There are a number of issues that arise in analysis of spatial data points, not enough data and spatial auto-correlation being two often raised.
As a general principle, the external accuracy (on the test set) will increase asymptotically as number of data increases, and the internal accuracy (on the training set) will decrease asymptotically as the number of data increases. We are most often interested in external accuracy, so more data is better, but the returns are diminishing. There are also plenty of results to show that the shape of the curve varies a lot between methods and species, but its not clear why.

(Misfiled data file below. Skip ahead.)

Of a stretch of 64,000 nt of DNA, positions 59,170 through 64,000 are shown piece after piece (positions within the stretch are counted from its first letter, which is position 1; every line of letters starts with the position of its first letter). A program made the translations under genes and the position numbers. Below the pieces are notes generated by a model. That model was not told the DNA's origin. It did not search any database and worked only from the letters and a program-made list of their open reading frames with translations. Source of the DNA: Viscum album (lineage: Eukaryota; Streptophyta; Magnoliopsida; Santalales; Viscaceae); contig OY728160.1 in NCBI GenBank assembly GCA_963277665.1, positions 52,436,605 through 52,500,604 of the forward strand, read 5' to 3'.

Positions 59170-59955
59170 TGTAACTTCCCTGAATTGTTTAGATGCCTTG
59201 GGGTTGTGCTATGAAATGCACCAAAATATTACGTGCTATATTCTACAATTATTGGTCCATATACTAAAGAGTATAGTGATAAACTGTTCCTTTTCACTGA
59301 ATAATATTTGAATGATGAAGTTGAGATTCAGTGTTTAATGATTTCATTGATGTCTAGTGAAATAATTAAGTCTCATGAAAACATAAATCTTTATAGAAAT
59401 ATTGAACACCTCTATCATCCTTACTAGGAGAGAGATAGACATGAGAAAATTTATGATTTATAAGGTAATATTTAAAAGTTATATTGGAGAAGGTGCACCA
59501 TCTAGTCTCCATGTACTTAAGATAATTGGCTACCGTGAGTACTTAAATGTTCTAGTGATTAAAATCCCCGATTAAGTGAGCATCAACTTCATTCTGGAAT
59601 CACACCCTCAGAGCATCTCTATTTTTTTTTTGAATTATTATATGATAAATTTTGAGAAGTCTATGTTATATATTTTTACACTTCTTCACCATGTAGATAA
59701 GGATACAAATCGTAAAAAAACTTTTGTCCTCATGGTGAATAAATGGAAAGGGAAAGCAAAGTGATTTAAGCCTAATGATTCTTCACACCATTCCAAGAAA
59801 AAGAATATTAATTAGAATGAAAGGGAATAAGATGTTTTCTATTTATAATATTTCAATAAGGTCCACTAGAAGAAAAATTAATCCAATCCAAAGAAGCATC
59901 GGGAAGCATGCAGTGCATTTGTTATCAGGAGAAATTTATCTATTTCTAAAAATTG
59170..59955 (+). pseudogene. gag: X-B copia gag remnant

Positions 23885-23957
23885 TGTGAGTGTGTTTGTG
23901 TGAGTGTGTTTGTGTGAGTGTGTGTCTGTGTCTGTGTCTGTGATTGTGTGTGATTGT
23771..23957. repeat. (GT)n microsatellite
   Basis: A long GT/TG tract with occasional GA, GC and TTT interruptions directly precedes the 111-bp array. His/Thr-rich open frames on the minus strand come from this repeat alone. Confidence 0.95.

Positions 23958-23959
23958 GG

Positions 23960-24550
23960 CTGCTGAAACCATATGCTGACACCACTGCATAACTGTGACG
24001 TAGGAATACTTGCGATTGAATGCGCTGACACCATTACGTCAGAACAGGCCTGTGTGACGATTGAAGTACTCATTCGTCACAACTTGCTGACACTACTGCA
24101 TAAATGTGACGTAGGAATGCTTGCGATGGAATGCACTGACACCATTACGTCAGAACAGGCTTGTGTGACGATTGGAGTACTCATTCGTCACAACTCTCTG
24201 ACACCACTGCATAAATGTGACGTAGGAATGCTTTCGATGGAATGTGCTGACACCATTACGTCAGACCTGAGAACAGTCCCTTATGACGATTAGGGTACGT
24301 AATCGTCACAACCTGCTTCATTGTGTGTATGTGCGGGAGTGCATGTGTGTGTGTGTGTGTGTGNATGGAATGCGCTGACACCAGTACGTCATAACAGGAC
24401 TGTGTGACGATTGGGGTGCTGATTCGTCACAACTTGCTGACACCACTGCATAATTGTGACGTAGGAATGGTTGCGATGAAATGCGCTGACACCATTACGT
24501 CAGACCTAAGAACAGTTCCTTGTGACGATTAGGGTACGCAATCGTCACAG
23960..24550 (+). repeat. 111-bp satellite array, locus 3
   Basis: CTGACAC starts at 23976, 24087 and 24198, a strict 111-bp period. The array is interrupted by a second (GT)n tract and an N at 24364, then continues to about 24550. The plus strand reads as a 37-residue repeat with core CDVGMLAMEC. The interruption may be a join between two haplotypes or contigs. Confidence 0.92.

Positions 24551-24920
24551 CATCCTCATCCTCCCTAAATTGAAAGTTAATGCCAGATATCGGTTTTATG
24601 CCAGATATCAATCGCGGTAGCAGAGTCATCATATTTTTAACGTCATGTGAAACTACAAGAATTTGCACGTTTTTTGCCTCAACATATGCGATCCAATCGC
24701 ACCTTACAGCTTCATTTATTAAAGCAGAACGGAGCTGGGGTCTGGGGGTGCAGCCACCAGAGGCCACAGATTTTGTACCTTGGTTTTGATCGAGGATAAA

Spatial autocorrelation occurs when the occurrences are sufficiently close together that they essentially duplicate each other. The main problem here is that it leads to spuriously high indications of significance as the assumption generally is the points are independent. This could create problems for example, if you were to develop a logistic regression using stepwise method, and variables were at different scales, or resolutions. Then I would think the finer scale variables would produce misleadingly high correlations. What GARP does is map all the environmental layers and the occurrences into a grid of the same extent and resolution. This results in a reduction in the number of data points, with more being eliminated at coarser resolutions. I believe this results in a more authentic representation of the information contained in the presence points and reduces, though not eliminates, spatial autocorrelation. This is completely built-in to the system, though is somewhat independent of the actual GARP algorithm. Its just one of those things I added to try to achieve a more general purpose system.